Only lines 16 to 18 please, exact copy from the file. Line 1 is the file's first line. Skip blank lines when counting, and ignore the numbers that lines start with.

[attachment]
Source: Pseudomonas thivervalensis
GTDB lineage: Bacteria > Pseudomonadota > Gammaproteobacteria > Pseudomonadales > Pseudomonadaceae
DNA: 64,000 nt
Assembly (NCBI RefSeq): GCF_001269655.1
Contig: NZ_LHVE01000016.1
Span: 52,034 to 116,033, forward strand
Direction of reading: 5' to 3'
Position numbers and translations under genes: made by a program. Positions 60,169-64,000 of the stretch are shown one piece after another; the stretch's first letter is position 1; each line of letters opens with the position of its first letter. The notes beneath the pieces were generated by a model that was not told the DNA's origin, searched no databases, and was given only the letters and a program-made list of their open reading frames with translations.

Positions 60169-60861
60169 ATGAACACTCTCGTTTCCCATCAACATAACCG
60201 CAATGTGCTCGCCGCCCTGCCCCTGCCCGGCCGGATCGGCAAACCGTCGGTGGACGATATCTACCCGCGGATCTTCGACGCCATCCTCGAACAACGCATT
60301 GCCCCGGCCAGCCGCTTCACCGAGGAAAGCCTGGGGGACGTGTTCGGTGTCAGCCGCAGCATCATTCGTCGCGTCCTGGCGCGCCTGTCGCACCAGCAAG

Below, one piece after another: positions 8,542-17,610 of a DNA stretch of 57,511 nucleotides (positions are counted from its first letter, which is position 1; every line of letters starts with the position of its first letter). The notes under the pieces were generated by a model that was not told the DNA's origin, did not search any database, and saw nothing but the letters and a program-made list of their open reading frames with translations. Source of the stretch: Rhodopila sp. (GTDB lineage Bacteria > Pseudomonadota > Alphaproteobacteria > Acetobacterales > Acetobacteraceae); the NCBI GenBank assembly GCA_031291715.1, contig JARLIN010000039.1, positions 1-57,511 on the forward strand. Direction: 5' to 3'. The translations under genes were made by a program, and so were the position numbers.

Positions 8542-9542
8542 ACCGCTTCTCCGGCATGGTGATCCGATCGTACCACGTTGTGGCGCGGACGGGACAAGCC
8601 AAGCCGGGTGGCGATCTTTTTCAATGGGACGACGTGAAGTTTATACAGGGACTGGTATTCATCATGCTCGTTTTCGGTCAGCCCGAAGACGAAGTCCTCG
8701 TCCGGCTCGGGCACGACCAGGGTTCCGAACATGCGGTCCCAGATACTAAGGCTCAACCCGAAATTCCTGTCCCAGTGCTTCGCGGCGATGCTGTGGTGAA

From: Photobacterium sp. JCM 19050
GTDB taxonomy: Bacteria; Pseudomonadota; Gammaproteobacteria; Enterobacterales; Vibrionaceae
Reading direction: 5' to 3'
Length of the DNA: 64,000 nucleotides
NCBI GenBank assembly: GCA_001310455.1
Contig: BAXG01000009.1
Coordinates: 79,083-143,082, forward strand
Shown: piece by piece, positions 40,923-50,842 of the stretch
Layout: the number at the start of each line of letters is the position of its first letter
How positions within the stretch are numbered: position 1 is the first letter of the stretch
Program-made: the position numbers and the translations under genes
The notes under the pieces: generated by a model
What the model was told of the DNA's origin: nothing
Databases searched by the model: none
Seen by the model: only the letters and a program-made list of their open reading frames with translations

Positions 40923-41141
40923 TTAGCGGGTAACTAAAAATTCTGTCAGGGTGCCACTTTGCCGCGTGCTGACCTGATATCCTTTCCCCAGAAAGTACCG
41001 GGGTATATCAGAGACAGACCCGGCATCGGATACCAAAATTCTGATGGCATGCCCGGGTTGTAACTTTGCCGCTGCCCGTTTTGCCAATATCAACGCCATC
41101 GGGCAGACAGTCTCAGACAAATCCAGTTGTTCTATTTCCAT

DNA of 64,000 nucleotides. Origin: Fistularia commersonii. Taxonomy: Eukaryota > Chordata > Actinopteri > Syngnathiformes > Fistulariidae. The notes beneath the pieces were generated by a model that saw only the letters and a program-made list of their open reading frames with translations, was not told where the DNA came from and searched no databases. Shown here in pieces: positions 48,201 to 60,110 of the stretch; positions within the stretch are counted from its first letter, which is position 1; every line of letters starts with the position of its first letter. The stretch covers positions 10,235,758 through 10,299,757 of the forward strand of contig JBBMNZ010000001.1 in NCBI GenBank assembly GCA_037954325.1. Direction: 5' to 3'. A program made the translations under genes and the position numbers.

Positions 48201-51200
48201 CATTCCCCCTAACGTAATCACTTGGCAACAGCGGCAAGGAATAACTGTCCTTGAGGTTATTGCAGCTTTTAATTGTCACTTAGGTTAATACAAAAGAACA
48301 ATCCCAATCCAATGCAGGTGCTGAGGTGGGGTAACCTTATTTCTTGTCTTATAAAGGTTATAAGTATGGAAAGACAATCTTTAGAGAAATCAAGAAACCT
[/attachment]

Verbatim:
8601 AAGCCGGGTGGCGATCTTTTTCAATGGGACGACGTGAAGTTTATACAGGGACTGGTATTCATCATGCTCGTTTTCGGTCAGCCCGAAGACGAAGTCCTCG
8701 TCCGGCTCGGGCACGACCAGGGTTCCGAACATGCGGTCCCAGATACTAAGGCTCAACCCGAAATTCCTGTCCCAGTGCTTCGCGGCGATGCTGTGGTGAA

From: Photobacterium sp. JCM 19050